Master of Science in Chemical and Biological Engineering (MSc)
Chemical and Chemical & Biological engineers create and develop processes to change raw materials into the products that society depends on; food, chemicals, fuels, energy, metals, pharmaceuticals, paper, plastics, and personal care products. Chemical and process engineers help to manage natural resources, protect the environment, control health and safety procedures, and recycle materials, while developing and managing the processes which make the products we use.
The Department of Chemical and Biological Engineering was established in 1999 at UBC, and reflects the growing need for engineers in the fields of biotechnology, biomedical and bio-resource engineering. At present there are 24 full-time faculty in the Department of Chemical and Biological Engineering, together with a support staff of 17.
We have established a world-class reputation in several areas of chemical engineering science including fluid-solids contacting, pulp and paper engineering, heat exchanger fouling and, more recently, biotechnology.
The Department is actively engaged in applied research, CHBE faculty-led research provides innovative and sustainable solutions to pressing local and global challenges to industry and society.
- Energy and Fuels: Sustainable clean energy and fuels supply and use
- Natural Resources: Managing and maximizing the value of Canada’s forest and fossil carbon reserves
- Environment: Mitigating climate change/pollution; Clean water and biodiversity security
- Health: Rising medical costs in the face of aging population; Cancer and other deadly diseases
- Industry: Increasing pressure from emerging economies
Solutions to the above challenges are inextricably linked to our understanding of complex chemical and biological systems.
Students with a background in Engineering will receive a Master of Applied Science degree whereas students without Engineering background will receive a Master of Science degree.
What makes the program unique?
Research funding per grant holder is amongst the highest for chemical engineering departments in Canada. Several faculty members have won national and international recognition for their research contributions and many former students have gone on to become leaders in industry and academia in Canada and abroad.
The Department facilities include a building with extensive custom research labs designed for quality world class research activities.
Contact the program
Admission Information & Requirements
1) Check Eligibility
Minimum Academic Requirements
The Faculty of Graduate and Postdoctoral Studies establishes the minimum admission requirements common to all applicants, usually a minimum overall average in the B+ range (76% at UBC). The graduate program that you are applying to may have additional requirements. Please review the specific requirements for applicants with credentials from institutions in:
Each program may set higher academic minimum requirements. Please review the program website carefully to understand the program requirements. Meeting the minimum requirements does not guarantee admission as it is a competitive process.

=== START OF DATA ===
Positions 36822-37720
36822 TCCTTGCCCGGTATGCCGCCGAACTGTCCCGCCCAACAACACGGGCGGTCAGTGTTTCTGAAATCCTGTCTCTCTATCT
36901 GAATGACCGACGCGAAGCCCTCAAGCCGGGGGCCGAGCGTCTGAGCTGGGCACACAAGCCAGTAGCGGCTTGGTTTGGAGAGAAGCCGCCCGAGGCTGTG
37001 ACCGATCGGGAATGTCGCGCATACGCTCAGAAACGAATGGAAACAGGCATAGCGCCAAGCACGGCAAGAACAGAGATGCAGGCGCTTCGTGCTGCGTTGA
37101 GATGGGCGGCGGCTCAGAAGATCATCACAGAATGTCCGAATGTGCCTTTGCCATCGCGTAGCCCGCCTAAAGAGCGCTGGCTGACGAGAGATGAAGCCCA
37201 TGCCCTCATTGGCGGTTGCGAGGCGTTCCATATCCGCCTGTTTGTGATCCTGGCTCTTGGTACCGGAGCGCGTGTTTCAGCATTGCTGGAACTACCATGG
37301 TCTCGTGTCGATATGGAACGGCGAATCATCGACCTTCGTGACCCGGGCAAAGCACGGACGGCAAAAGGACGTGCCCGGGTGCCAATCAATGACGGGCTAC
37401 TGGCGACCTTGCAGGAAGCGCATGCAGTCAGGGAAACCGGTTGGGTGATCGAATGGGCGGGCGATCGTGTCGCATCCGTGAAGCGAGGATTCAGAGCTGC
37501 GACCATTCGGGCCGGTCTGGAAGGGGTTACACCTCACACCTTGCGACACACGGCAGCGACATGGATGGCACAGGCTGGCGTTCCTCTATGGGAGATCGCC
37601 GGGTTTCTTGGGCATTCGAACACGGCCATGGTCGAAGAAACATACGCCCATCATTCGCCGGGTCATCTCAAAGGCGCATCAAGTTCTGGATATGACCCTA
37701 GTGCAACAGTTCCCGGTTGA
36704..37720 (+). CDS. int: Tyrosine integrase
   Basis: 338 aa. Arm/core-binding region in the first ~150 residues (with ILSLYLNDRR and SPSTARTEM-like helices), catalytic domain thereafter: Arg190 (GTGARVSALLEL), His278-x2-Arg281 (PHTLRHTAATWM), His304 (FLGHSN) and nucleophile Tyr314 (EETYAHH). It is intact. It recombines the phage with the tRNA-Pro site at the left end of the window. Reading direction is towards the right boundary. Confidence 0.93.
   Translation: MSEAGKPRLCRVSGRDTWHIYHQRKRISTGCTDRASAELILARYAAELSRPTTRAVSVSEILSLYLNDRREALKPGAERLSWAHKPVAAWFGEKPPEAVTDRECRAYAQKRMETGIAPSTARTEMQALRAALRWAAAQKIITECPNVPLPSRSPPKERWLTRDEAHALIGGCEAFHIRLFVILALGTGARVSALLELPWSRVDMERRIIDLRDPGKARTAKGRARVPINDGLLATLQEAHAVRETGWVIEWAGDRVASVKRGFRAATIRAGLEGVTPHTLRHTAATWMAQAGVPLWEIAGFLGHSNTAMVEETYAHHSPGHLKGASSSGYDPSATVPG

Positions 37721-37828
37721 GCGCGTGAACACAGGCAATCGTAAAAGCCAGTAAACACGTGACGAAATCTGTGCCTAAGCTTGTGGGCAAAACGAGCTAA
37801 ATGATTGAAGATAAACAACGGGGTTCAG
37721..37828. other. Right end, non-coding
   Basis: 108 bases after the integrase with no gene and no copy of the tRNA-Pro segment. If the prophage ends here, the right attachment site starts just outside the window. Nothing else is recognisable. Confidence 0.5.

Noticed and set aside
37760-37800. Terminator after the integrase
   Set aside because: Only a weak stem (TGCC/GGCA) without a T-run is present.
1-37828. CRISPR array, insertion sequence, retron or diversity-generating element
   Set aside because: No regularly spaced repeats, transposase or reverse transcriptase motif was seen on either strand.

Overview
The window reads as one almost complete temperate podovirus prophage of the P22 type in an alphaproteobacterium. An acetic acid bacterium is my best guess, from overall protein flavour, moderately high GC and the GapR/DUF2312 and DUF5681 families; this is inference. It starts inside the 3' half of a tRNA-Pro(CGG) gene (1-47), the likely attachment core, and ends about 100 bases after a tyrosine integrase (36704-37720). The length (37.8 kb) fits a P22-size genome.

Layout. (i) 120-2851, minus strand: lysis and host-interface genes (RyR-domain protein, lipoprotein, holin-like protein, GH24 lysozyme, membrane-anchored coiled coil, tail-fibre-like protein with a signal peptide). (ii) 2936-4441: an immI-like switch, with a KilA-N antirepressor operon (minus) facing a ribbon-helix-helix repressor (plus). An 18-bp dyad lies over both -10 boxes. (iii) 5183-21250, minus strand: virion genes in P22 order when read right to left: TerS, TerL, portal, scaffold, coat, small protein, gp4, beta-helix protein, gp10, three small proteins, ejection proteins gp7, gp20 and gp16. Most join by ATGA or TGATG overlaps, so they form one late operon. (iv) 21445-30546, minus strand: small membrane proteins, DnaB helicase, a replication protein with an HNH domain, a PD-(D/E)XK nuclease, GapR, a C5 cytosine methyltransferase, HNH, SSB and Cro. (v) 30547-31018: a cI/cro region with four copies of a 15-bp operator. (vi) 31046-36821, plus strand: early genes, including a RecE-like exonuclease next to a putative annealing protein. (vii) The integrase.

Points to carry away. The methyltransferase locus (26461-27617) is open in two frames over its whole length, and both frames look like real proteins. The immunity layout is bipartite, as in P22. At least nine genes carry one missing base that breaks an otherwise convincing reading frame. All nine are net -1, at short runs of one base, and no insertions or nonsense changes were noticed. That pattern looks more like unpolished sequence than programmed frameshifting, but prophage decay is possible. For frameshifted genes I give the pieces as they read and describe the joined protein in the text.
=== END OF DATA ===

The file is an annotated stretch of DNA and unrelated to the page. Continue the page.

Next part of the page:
English Language Test
Applicants from a university outside Canada in which English is not the primary language of instruction must provide results of an English language proficiency examination as part of their application. Tests must have been taken within the last 24 months at the time of submission of your application.
Minimum requirements for the two most common English language proficiency tests to apply to this program are listed below:
TOEFL: Test of English as a Foreign Language - internet-based
Overall score requirement: 90
IELTS: International English Language Testing System
Overall score requirement: 6.5
Other Test Scores
Some programs require additional test scores such as the Graduate Record Examination (GRE) or the Graduate Management Test (GMAT). The requirements for this program are:
The GRE is not required.
2) Meet Deadlines
3) Prepare Application
All applicants have to submit transcripts from all past post-secondary study. Document submission requirements depend on whether your institution of study is within Canada or outside of Canada.
Letters of Reference
A minimum of three references are required for application to graduate programs at UBC. References should be requested from individuals who are prepared to provide a report on your academic ability and qualifications.
Statement of Interest
Many programs require a statement of interest, sometimes called a "statement of intent", "description of research interests" or something similar.
Students in research-based programs usually require a faculty member to function as their supervisor. Please follow the instructions provided by each program whether applicants should contact faculty members.
Instructions regarding supervisor contact for Master of Science in Chemical and Biological Engineering (MSc)
Permanent Residents of Canada must provide a clear photocopy of both sides of the Permanent Resident card.
4) Apply Online
All applicants must complete an online application form and pay the application fee to be considered for admission to UBC.
Tuition & Financial Support